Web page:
Madison Bumgarner is perhaps the best playoff pitcher of this era. He’s 8-3 with a 2.11 ERA in 16 postseason games and has 87 strikeouts in 102 and 1/3 innings. From Game 2 of the 2012 World Series through his 2016 Wild Card win over the Mets – a nine-game stretch – Bumgarner posted a 0.79 ERA and a 0.67 WHIP. He is already, at 27, second all-time in postseason shutouts, with three.
In short, he’s incredible.
But he’s not the first pitcher to dominate in the postseason.
“The one that comes to mind for me is Jack Morris,” former MLB All-Star Tim Raines said on CBS Sports Radio’s The DA Show, looking for a comparison to Bumgarner. “Jack Morris was that type of pitcher. I think over his career he was kind of a .500 or better pitcher, but when he got to the playoffs or the World Series or whatever, he was dominating.”
Morris, to be fair, was better than .500. He went 254-186 (.577) in 18 big-league seasons, during which he was a five-time All-Star, a four-time World Series champion and a World Series MVP. In the postseason, meanwhile, he went 7-4 with a 3.80 ERA. Those are solid numbers, but he was a force to be reckoned with in the 1991 World Series, when he went 2-0 with a 1.17 ERA, had 15 strikeouts in 23 innings, and led the Twins to victory in a seven-game thriller over the Braves.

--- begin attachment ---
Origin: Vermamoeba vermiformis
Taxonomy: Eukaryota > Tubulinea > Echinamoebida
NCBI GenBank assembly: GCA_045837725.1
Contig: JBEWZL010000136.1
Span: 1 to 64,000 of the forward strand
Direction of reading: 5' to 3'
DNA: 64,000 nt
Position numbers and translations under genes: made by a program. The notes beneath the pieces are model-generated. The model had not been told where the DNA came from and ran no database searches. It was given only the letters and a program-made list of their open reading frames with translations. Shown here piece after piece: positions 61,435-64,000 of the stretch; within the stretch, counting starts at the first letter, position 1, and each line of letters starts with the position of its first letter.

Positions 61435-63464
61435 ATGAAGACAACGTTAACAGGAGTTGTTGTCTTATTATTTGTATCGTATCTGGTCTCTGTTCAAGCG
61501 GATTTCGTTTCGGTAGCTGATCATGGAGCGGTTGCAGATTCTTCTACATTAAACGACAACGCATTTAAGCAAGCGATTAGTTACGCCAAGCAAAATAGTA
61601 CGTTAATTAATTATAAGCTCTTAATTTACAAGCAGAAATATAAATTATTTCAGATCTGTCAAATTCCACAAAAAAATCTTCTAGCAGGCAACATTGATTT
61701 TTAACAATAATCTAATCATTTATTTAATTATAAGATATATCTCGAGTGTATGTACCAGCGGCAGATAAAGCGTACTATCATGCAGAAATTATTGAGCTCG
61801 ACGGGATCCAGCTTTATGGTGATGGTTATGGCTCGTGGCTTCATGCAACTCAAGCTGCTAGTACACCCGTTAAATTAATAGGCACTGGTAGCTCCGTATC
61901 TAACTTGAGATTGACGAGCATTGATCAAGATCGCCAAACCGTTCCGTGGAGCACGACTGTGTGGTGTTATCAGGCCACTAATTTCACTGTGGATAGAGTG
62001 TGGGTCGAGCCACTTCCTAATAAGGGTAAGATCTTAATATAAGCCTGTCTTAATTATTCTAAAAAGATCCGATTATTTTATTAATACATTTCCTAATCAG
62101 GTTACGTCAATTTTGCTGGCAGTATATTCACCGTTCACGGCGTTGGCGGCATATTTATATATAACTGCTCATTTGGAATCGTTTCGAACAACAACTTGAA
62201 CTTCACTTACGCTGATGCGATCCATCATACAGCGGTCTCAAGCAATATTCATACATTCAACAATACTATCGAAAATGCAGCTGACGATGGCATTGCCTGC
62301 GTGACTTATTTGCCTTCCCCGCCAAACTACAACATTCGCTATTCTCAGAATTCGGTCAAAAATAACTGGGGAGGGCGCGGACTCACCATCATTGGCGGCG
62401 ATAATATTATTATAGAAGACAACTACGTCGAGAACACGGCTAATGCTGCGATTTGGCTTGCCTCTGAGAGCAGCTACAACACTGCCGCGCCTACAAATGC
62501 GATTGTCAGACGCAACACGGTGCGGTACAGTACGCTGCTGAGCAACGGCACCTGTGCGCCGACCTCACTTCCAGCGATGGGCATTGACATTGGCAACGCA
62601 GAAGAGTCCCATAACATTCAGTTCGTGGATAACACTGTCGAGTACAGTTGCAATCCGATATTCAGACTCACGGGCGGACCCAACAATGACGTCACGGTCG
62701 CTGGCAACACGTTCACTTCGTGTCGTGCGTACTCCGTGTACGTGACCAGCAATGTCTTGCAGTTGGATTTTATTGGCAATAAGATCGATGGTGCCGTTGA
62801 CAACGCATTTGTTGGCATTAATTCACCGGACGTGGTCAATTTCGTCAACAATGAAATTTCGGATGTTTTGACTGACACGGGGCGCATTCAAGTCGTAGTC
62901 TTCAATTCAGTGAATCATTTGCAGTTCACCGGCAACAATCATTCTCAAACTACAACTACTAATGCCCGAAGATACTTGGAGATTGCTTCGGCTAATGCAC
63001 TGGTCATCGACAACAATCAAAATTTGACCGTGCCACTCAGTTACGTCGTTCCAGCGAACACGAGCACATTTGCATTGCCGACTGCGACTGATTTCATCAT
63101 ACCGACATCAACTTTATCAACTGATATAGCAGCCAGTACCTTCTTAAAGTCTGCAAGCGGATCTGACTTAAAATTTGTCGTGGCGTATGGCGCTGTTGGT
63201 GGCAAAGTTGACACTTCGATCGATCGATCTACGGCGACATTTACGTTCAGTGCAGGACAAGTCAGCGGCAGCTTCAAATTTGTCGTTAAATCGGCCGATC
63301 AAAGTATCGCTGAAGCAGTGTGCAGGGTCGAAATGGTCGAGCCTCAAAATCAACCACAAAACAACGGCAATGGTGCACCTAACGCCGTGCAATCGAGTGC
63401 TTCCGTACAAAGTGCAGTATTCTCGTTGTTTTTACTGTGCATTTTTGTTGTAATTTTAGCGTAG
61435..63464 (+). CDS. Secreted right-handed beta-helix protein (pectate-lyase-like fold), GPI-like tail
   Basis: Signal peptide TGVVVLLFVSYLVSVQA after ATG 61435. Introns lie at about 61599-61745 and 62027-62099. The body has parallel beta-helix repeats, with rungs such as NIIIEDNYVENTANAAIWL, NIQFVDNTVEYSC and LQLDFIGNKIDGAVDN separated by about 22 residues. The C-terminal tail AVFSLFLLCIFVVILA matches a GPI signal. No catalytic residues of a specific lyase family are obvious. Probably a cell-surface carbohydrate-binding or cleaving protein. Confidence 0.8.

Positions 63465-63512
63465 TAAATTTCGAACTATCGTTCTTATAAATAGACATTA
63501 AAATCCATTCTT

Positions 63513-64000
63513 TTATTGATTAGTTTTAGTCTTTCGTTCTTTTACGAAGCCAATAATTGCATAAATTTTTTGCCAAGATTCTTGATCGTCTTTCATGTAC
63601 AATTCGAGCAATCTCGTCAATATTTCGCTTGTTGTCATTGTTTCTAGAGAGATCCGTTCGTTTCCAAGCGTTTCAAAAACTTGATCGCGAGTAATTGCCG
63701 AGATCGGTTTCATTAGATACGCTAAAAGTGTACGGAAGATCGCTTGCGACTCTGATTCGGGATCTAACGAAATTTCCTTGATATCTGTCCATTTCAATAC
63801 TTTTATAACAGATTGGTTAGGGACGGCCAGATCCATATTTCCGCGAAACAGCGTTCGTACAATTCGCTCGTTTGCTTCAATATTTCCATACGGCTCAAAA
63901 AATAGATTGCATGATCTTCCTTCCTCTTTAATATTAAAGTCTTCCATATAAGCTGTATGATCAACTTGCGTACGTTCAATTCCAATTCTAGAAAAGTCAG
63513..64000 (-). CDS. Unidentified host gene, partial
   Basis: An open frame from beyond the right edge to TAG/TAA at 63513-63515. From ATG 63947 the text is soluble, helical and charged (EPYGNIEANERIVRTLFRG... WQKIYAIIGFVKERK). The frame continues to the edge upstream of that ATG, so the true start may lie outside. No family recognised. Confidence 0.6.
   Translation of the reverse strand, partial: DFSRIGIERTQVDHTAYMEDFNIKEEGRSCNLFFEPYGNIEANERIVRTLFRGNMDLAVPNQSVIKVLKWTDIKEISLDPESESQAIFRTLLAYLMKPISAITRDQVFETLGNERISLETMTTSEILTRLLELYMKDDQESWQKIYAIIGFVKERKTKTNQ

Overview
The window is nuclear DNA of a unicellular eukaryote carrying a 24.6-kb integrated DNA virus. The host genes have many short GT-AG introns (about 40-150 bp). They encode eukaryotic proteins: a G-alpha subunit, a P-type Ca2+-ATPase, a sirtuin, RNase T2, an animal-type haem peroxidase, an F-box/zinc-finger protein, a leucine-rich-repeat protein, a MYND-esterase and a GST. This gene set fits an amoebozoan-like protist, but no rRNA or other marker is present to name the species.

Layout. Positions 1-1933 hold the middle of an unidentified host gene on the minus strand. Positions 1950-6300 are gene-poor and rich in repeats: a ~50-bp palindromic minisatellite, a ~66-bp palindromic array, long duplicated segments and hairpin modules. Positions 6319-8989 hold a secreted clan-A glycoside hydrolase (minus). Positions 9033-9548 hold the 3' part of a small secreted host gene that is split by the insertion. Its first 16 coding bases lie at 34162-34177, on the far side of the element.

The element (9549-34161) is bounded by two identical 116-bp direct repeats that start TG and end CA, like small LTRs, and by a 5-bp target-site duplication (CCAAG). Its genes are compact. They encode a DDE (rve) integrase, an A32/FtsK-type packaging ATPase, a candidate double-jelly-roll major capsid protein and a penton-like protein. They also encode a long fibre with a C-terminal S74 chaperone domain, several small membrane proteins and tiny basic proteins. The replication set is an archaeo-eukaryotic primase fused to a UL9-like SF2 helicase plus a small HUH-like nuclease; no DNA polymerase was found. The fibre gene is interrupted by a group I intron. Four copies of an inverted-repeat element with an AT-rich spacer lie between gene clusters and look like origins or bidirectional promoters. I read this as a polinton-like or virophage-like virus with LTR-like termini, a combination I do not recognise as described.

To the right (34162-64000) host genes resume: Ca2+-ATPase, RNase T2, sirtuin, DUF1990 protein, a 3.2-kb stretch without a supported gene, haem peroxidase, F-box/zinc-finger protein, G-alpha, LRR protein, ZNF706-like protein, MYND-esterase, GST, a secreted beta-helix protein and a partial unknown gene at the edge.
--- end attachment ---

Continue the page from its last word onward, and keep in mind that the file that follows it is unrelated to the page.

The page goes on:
“If you can get a sense and look at his stats, you can see how dominating he was during the playoffs and World Series,” Raines said. “That’s what Bumgarner kind of reminds me of.”